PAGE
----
How to Use Intelligent Scissors in GIMP

GIMP has a number of selection tools available, and one of the most misunderstood options is the Intelligent Scissors tool – and it’s misunderstood with good reason.

In theory, this tool should dramatically speed up the selection process by intelligently placing your selection boundary along the edges of the object you want to select in your image. 

In practice, however, this doesn’t always work out properly, so don’t feel bad if you haven’t figured out how to use the intelligent scissors in GIMP successfully. 

A bit of a strange beginning to this post, isn’t it? Let’s take a closer look at what’s going on with this tool. 

Scissors or Intelligent Scissors?

This tool is one of the few in GIMP that has a different name depending on where you activate it. If you look in the Toolbox panel, you’ll find the Scissors Select tool nested in with the Free Select tool and the Foreground Select tool. 

But if you open the Tools menu and select the Selection Tools submenu, you’ll see that the tool is referred to as Intelligent Scissors instead. 

Despite this difference, the two different names refer to the same tool.

What is the Use of Intelligent Scissors?

Before we dive into how to actually use them, there’s a much larger point that has to be made. 

Personally, I’m not a big fan of the Intelligent Scissors tool, and I don’t find it particularly intelligent – only frustrating. As long as the object you want to select is clearly separated from the background, you should be able to get decent results, but I find that there is still a frustrating lack of consistency in how the tool applies its boundaries.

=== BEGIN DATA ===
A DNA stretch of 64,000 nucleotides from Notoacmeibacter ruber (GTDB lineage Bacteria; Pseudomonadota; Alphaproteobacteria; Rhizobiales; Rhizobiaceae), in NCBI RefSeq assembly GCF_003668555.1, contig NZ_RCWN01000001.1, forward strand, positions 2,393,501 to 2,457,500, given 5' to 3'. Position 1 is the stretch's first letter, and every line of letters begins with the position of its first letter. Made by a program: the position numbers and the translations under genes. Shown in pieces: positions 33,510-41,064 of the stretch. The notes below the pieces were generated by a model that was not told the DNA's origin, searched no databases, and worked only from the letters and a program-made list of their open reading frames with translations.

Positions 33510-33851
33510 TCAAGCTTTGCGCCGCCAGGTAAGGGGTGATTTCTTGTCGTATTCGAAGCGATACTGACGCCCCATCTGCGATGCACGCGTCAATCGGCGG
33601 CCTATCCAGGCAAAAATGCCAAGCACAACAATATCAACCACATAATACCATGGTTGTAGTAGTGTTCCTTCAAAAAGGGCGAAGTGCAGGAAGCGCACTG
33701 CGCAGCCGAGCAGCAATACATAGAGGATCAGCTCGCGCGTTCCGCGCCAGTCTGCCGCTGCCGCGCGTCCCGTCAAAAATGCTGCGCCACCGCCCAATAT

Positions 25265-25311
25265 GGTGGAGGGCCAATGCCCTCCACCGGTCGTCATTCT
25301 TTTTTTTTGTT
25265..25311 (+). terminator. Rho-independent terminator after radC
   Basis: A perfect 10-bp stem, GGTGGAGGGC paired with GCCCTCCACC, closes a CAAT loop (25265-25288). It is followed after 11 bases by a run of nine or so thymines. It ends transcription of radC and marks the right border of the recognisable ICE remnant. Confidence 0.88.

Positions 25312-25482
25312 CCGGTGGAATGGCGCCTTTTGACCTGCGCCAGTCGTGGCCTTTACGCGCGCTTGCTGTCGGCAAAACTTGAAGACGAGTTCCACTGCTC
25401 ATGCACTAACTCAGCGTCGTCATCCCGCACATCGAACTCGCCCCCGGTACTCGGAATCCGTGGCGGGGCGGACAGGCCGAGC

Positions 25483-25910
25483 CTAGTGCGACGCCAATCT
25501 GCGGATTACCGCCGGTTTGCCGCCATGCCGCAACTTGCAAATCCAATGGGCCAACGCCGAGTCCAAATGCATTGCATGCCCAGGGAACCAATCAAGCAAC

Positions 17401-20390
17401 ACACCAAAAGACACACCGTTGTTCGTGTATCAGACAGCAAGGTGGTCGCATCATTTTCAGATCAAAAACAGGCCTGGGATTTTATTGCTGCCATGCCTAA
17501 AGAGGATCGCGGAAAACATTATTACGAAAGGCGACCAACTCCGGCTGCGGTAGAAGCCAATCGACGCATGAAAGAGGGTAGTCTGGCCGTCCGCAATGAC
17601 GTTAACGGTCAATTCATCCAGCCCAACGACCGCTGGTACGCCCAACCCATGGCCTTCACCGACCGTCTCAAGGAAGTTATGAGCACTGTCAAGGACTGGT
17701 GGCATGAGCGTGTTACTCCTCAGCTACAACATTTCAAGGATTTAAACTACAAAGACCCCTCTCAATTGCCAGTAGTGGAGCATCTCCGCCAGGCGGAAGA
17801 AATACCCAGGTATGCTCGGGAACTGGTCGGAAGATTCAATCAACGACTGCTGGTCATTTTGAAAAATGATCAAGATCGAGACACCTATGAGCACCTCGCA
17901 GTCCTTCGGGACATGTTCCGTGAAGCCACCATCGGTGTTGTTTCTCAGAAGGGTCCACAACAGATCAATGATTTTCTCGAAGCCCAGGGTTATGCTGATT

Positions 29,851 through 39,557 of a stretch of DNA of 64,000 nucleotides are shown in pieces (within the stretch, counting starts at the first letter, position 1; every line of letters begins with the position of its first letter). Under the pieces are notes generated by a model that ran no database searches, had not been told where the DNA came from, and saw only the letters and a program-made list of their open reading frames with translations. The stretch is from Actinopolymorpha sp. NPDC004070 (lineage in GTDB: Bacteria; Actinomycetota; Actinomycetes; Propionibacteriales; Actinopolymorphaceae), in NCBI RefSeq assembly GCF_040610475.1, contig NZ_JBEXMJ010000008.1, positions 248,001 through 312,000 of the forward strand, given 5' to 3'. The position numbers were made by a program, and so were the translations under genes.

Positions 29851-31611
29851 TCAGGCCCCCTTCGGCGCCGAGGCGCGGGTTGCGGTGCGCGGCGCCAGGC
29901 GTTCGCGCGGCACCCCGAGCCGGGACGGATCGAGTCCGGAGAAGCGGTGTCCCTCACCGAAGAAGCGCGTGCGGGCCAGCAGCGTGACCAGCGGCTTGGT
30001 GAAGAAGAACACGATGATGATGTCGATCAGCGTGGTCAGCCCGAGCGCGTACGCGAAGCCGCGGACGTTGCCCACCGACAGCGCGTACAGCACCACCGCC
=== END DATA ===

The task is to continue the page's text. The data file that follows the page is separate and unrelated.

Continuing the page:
I’m not the only one who feels this way, however. This passage from the official GIMP documentation really sums it up:

“If you are lucky, the path that the tool finds will correspond to the contour you are trying to select. Unfortunately, there seem to be some problems with the edge-following logic for this tool, with the result that the selections it creates tend to be pretty crude in a lot of cases.”

If you’re going to take the time to place points carefully and precisely, you’re almost better off using the Paths tool to create a selection. It might take a bit longer, but you’ll get a much more precise result with significantly less frustration! 

Do you still want to learn how to use Intelligent Scissors in GIMP? Here’s a step-by-step tutorial – just keep in mind that this tool is clearly in an unfinished state, and your results may vary.  

Step 1: Creating Your Selection Using Intelligent Scissors

The process of using the Scissors tool should be quite simple because the tool is supposed to be intelligent enough that it can do most of the work for you. 

To get started, switch to the Scissors Select tool using the Toolbox, although you may have to right-click on the Free Select tool to locate it since the two tools are nested together in the Toolbox. 

When displaying the toolbox icons for nested tools, GIMP will display the last-used tool icon, which can be a bit confusing until you learn which tools are nested in which locations. 

You can also activate the Scissors Select tool using the keyboard shortcut I (for clarity, that’s a letter “i” as in “intelligent”).

Before starting to use the tool, go to the Tool Options panel and enable the Interactive Boundary option, which allows GIMP to display the actual position of your Scissors Select boundary for a more intuitive selection process. I don’t know why this option isn’t enabled by default!